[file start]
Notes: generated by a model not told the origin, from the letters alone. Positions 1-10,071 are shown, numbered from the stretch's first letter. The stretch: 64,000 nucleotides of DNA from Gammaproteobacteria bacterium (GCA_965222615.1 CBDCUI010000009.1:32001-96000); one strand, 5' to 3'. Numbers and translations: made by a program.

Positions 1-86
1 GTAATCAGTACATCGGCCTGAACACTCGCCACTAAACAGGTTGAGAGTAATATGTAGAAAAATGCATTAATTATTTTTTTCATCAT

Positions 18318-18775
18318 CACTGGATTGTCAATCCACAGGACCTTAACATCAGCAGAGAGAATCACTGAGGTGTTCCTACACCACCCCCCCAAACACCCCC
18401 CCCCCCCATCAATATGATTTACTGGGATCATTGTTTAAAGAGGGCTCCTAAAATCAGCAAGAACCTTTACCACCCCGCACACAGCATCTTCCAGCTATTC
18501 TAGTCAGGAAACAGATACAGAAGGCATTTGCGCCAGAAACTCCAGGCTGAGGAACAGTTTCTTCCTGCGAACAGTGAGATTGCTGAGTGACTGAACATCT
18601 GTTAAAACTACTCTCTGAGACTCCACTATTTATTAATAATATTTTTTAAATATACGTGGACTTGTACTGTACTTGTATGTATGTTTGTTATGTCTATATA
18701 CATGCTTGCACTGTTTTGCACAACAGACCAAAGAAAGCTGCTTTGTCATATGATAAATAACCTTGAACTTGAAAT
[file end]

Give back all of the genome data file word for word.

Notes: generated by a model not told the origin, from the letters alone. Positions 1-10,071 are shown, numbered from the stretch's first letter. The stretch: 64,000 nucleotides of DNA from Gammaproteobacteria bacterium (GCA_965222615.1 CBDCUI010000009.1:32001-96000); one strand, 5' to 3'. Numbers and translations: made by a program.

Positions 1-86
1 GTAATCAGTACATCGGCCTGAACACTCGCCACTAAACAGGTTGAGAGTAATATGTAGAAAAATGCATTAATTATTTTTTTCATCAT

Positions 18318-18775
18318 CACTGGATTGTCAATCCACAGGACCTTAACATCAGCAGAGAGAATCACTGAGGTGTTCCTACACCACCCCCCCAAACACCCCC
18401 CCCCCCCATCAATATGATTTACTGGGATCATTGTTTAAAGAGGGCTCCTAAAATCAGCAAGAACCTTTACCACCCCGCACACAGCATCTTCCAGCTATTC
18501 TAGTCAGGAAACAGATACAGAAGGCATTTGCGCCAGAAACTCCAGGCTGAGGAACAGTTTCTTCCTGCGAACAGTGAGATTGCTGAGTGACTGAACATCT
18601 GTTAAAACTACTCTCTGAGACTCCACTATTTATTAATAATATTTTTTAAATATACGTGGACTTGTACTGTACTTGTATGTATGTTTGTTATGTCTATATA
18701 CATGCTTGCACTGTTTTGCACAACAGACCAAAGAAAGCTGCTTTGTCATATGATAAATAACCTTGAACTTGAAAT